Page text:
Dettling Alabama Straight Bourbon Whiskey Cask Strength Single Barrel

Big Escambia Spirits in Atmore, Alabama was founded in 2014 and is producing bourbon from locally grown special non-gmo corn and other locally sourced grains where those are obtainable. I suspect barley doesn’t grow very well in southern Alabama, so using out of state barley is certainly forgivable. Their line of bourbons is named Dettling, the last name of one of the founders although the name is owned by a swiss distillery Arnold Dettling, AG, who has granted a license to Big Escambia Spirits to use the name. The 1867 date on the label is the year of the founding of the Swiss distillery, and Big Escambia is sort of claiming that bourbon is the next chapter of the Dettling family history in distilling.

Unlike Clyde May’s Alabama Style Whiskey and Bourbon which are distilled, aged, and bottled in Indiana, this whiskey is distilled and aged actually in Alabama. And not in the foothills of the Appalachian mountains in the northern part of the state which would have a similar climate to Tennessee where a lot of whiskey is made and aged, but in a county right on the Florida border. So, it is hot there and doesn’t get very cold. The back label also takes some swipes at Clyde May’s, noting that this is farm to bottle bourbon actually made in Alabama, with “no compromising, no shortcuts, and no sourcing.”

They have a few different expressions, including the green label which is a 2 year old 80 proof whiskey, a bottled in bond bourbon that has been aged for four and half years (which I tried Saturday and it was pretty good), and a Cask Strength Single Barrel aged for five years and three months. After I tried both the bonded and the cask strength, I decided to purchase the cask strength for a full review. I liked the Dettling had a lot of disclosures on the bonded and cask strength expressions as far as aging. The cask strength is 113.6 proof and cost me $73. I have seen in priced in some locations over $100.

Now, I normally don’t complain about wax coatings or difficult to open bottles, but I have to say something here. The type of top Dettling uses is of a type that the wax will adhere to it. And I mean ADHERE. It took some knife work to get this bad boy open.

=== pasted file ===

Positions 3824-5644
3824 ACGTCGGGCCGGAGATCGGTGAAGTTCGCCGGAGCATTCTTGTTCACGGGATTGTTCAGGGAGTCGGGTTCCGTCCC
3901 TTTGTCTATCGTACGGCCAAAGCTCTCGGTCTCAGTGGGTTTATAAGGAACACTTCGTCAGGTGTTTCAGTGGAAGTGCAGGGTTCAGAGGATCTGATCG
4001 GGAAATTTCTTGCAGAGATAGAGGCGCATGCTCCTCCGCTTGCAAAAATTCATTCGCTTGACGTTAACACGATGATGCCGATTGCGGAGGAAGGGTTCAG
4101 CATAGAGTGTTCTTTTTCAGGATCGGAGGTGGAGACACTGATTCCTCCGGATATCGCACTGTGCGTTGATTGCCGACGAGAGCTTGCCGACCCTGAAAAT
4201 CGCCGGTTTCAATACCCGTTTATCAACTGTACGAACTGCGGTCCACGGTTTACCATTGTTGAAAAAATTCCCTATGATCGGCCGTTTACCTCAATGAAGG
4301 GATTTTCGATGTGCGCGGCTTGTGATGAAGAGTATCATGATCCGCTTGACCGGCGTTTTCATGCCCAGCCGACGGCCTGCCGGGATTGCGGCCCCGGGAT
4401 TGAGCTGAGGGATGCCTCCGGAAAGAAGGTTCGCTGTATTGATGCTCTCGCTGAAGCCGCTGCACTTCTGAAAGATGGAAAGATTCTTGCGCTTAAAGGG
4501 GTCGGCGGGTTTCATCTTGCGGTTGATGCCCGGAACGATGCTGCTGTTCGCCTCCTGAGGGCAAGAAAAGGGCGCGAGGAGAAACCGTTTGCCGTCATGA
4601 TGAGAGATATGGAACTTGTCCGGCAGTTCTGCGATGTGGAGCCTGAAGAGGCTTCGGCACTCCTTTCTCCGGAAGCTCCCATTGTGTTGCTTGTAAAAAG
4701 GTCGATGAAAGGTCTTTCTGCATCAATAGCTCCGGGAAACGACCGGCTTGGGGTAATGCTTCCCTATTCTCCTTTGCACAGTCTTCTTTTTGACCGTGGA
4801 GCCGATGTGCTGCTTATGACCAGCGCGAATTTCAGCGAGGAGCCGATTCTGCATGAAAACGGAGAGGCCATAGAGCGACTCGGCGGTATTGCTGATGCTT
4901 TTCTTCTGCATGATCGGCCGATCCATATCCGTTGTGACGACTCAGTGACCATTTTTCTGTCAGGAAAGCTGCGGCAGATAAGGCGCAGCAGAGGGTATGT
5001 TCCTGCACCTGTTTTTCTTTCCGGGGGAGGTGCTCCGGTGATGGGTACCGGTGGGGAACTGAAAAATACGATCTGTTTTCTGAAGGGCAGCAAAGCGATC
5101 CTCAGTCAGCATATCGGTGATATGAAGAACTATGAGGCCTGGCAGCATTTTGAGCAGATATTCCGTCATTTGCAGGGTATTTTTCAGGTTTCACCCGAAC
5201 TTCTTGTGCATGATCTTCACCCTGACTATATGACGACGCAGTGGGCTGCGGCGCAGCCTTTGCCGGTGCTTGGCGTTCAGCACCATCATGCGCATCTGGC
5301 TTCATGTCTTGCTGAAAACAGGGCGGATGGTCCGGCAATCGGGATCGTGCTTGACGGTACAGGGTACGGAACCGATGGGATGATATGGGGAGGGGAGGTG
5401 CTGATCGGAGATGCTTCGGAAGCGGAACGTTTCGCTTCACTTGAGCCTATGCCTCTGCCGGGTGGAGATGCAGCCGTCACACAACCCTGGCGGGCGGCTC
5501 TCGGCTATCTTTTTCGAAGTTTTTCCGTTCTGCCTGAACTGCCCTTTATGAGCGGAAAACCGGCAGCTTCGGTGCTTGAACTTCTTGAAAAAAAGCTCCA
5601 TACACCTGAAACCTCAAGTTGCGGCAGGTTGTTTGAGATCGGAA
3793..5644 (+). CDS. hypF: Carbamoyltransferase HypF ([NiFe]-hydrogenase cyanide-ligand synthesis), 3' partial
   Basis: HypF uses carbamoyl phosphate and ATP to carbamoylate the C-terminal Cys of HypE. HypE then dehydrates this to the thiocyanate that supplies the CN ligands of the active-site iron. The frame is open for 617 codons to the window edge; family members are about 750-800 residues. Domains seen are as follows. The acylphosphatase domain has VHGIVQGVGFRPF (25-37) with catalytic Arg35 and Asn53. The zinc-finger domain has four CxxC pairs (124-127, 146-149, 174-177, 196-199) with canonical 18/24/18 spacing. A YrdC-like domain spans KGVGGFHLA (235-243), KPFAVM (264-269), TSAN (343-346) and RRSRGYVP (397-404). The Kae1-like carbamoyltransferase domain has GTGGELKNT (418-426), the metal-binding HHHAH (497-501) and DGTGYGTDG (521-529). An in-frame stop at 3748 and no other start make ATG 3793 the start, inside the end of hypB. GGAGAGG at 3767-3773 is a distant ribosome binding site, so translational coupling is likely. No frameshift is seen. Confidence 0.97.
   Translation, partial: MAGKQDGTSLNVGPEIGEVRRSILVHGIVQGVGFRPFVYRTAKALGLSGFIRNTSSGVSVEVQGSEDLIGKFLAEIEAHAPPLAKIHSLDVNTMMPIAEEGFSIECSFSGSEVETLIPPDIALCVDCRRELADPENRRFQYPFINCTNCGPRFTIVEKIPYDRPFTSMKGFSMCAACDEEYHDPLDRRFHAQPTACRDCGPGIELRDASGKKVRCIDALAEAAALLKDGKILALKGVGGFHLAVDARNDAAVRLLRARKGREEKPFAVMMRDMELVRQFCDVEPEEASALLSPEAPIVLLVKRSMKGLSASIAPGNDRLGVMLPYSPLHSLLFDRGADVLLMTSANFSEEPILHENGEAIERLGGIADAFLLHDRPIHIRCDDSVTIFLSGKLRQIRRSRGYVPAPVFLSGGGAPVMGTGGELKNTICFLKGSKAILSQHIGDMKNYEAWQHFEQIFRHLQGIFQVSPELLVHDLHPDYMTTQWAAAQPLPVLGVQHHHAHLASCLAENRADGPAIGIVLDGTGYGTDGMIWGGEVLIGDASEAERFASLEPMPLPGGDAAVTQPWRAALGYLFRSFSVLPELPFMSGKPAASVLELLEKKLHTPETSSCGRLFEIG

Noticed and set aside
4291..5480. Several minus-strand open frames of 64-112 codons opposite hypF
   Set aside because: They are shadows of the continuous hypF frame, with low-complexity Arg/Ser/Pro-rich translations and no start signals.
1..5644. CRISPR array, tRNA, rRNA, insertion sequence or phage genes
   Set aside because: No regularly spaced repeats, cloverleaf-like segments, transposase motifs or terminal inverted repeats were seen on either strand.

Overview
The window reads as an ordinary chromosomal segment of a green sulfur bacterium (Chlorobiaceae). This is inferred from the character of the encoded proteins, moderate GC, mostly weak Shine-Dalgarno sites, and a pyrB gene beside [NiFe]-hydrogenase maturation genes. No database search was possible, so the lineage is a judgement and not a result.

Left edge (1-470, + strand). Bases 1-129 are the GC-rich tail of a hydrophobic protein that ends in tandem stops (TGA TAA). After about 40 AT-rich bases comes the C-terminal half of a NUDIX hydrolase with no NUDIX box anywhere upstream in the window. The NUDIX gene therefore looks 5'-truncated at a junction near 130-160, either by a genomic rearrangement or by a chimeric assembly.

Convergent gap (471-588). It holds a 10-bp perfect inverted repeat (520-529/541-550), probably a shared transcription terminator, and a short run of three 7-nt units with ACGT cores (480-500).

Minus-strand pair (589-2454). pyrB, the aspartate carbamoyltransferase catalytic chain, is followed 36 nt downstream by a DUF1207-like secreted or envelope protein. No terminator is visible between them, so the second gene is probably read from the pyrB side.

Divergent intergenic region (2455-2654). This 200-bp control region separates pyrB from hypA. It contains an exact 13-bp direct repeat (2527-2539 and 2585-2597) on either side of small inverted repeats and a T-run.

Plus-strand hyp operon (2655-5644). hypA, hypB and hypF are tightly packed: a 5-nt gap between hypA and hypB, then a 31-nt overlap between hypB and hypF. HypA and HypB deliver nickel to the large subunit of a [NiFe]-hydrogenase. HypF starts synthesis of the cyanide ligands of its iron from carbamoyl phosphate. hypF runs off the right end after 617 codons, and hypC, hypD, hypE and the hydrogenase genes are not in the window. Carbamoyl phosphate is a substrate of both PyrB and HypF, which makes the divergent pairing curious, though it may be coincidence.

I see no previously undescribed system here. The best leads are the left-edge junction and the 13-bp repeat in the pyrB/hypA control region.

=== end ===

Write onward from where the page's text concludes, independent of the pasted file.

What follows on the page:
The color on this is beautiful – really dark amber with a lot of mahogany. Really red in color, and really beautiful in my copita. Super amazingly thick film and legs on the swirl. On the nose are big notes of vanilla and clove. On the palate, big vanilla notes along with dark cherry syrup are there along with some oak and clove. I had Catherine try it and she agreed with my notes but said it was floral to her on the end. On the finish, the cherries, cloves and oak are present, but there is a hint of bitterness on the fade. This is not your typical craft bitterness however, and it reminds me more of the absinthe bitterness on a Sazerac cocktail. I am also left to wonder if the dark cherry syrup notes are an intentional homage to Dettling’s Kirsch, which is a clear brandy liqueur that is similar to Schnapps and made with cherries.

Great story with ties to a historic distillery in Europe, stupid top for the bottle, and a really interesting bourbon with an interesting and different flavor profile but that is definitely 100 percent bourbon. This drinks way older than it is. Much to Dettling’s credit, my wife’s less forgiving palate really liked this one, and I have to say this one is starting to grow on me. The information hound that I am says they need to update their website; the bottled in bond version is now out and no longer coming soon and now they are being distributed in Louisiana. But my palate says forget the website just keep this bourbon coming.

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